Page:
Managing antibiotic associated diarrhoeaBMJ 2002; 324 doi: https://doi.org/10.1136/bmj.324.7350.1345 (Published 08 June 2002) Cite this as: BMJ 2002;324:1345
Probiotics may help in prevention
- Frédéric Barbut (email@example.com), head of infection control,
- Jean Luc Meynard, senior research fellow in infectious diseases
- Unité d'Hygiène et de Lutte contre l'Infection Nosocomiale (UHLIN), Hôpital Saint-Antoine, 75 571 Paris cedex 12, France
- Service des Maladies Infectieuses et Tropicales
Papers p 1361
Diarrhoea is a common adverse effect of antibiotic treatments. Antibiotic associated diarrhoea occurs in about 5-30% of patients either early during antibiotic therapy or up to two months after the end of the treatment.1–3 The frequency of antibiotic associated diarrhoea depends on the definition of diarrhoea, the inciting antimicrobial agents, and host factors.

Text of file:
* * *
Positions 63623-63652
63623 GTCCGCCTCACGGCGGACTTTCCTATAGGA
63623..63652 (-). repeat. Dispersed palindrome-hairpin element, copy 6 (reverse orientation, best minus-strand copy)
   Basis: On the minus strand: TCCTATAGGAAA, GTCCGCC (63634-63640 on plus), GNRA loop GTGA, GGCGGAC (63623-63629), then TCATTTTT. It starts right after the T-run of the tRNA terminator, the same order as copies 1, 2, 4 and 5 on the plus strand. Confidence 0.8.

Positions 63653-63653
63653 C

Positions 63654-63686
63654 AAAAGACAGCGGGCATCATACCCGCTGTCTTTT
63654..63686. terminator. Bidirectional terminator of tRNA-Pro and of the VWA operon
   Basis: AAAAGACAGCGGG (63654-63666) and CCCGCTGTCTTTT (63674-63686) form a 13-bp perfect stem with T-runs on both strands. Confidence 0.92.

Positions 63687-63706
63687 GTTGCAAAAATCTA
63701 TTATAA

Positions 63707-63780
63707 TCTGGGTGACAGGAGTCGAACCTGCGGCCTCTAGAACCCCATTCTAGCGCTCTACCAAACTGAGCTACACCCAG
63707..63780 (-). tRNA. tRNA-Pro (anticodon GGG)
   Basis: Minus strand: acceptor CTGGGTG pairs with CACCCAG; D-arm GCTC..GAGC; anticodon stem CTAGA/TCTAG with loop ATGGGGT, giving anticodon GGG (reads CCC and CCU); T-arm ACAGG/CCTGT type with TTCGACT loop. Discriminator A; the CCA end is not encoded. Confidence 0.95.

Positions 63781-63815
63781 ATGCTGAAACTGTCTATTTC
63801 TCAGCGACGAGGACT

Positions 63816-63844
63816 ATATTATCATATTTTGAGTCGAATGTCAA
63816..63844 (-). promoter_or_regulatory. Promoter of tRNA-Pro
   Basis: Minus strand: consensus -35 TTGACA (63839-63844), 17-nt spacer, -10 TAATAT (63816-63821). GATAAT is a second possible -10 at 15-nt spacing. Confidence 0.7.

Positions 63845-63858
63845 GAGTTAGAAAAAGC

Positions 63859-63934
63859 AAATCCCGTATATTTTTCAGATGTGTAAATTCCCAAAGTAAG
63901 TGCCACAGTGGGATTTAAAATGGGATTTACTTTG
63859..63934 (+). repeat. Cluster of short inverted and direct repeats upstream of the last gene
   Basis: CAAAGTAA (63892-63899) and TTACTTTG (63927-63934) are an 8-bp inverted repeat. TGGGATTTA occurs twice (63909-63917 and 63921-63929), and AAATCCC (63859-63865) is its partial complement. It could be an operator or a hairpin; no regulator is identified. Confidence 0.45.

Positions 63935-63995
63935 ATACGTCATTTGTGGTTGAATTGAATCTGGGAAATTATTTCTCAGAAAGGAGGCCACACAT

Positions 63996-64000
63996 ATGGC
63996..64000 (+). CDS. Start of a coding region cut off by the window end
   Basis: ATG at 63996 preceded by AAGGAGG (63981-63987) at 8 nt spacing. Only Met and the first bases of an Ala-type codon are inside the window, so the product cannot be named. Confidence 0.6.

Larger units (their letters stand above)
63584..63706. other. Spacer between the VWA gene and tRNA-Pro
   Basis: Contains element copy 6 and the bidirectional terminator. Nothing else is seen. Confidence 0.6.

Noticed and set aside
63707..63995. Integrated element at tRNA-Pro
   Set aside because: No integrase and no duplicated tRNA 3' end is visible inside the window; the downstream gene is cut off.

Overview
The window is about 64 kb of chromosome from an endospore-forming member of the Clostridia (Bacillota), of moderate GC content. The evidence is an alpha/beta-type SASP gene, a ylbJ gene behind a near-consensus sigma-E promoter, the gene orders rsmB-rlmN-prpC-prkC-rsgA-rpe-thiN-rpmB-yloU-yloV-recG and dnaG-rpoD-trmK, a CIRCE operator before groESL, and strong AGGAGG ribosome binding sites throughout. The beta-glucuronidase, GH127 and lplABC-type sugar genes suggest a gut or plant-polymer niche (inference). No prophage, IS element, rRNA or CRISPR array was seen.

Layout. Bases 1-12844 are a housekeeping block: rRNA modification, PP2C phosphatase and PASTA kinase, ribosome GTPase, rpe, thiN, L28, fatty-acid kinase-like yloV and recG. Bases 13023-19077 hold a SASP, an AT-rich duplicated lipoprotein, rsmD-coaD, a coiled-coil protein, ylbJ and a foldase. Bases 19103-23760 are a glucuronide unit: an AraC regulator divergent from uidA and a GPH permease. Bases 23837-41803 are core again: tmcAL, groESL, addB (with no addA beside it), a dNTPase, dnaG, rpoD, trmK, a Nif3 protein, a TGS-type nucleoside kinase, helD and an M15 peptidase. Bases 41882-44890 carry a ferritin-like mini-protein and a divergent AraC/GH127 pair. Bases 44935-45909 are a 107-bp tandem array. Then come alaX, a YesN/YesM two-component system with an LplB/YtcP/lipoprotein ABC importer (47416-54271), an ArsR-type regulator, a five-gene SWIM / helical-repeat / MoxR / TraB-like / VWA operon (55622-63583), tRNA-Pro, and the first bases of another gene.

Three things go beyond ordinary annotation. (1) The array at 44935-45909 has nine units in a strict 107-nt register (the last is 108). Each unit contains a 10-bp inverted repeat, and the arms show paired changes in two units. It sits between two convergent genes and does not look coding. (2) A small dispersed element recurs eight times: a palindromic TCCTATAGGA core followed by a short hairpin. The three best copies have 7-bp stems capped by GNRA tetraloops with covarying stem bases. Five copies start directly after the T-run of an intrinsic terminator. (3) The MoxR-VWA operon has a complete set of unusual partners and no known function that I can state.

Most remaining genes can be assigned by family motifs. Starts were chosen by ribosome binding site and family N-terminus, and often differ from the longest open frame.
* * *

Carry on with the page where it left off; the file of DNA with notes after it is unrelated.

Almost all antibiotics, particularly those that act on anaerobes, can cause diarrhoea, but the risk is higher with aminopenicillins, a combination of aminopenicillins and clavulanate, cephalosporins, and clindamycin. 1 4 5 Host factors for antibiotic associated diarrhoea include age over 65, immunosuppression, being in an intensive care unit, and prolonged hospitalisation.6
Clinical presentations of antibiotic associated diarrhoea range from mild diarrhoea to fulminant pseudomembranous colitis. The latter is characterised by a watery diarrhoea, fever (in 80% of cases), leucocytosis (80%), and the presence of pseudomembranes on endoscopic examination. Severe complications include toxic megacolon, perforation, and shock.
Antibiotic associated diarrhoea results from disruption of the normal microflora of the gut by antibiotics. This microflora, composed of 1011 bacteria per gram of intestinal content, forms …